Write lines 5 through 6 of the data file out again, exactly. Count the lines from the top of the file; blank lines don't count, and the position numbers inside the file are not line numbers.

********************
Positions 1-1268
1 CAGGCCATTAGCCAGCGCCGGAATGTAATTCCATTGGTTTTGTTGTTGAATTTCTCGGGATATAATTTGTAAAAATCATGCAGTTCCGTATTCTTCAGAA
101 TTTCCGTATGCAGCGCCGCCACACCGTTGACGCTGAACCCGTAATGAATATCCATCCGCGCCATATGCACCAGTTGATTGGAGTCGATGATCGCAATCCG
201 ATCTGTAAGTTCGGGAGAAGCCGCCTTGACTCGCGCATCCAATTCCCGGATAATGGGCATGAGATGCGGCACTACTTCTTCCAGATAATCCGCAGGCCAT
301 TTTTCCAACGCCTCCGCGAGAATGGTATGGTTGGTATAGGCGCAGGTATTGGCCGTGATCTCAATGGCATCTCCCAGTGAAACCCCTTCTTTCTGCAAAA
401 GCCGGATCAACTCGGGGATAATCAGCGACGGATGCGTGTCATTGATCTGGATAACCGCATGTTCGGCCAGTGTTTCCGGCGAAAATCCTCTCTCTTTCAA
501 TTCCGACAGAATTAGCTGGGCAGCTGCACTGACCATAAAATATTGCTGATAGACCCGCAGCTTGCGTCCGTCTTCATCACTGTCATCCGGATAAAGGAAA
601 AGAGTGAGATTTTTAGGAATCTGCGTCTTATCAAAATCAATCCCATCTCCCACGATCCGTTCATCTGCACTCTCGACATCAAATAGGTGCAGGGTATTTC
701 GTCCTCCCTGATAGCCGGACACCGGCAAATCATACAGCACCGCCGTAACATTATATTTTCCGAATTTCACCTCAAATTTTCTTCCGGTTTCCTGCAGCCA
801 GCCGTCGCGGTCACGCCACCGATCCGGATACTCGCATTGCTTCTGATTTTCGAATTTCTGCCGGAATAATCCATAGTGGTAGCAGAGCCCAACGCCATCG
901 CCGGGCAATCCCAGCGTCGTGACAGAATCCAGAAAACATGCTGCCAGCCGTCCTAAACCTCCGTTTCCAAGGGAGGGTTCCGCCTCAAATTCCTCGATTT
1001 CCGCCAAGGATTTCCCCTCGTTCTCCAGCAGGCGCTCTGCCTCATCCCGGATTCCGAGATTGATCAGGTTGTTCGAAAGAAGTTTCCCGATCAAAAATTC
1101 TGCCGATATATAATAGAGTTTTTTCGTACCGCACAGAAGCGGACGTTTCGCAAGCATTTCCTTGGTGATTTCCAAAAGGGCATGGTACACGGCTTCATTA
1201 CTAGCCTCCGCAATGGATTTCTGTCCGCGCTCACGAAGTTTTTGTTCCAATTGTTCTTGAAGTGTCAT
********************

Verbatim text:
301 TTTTCCAACGCCTCCGCGAGAATGGTATGGTTGGTATAGGCGCAGGTATTGGCCGTGATCTCAATGGCATCTCCCAGTGAAACCCCTTCTTTCTGCAAAA
401 GCCGGATCAACTCGGGGATAATCAGCGACGGATGCGTGTCATTGATCTGGATAACCGCATGTTCGGCCAGTGTTTCCGGCGAAAATCCTCTCTCTTTCAA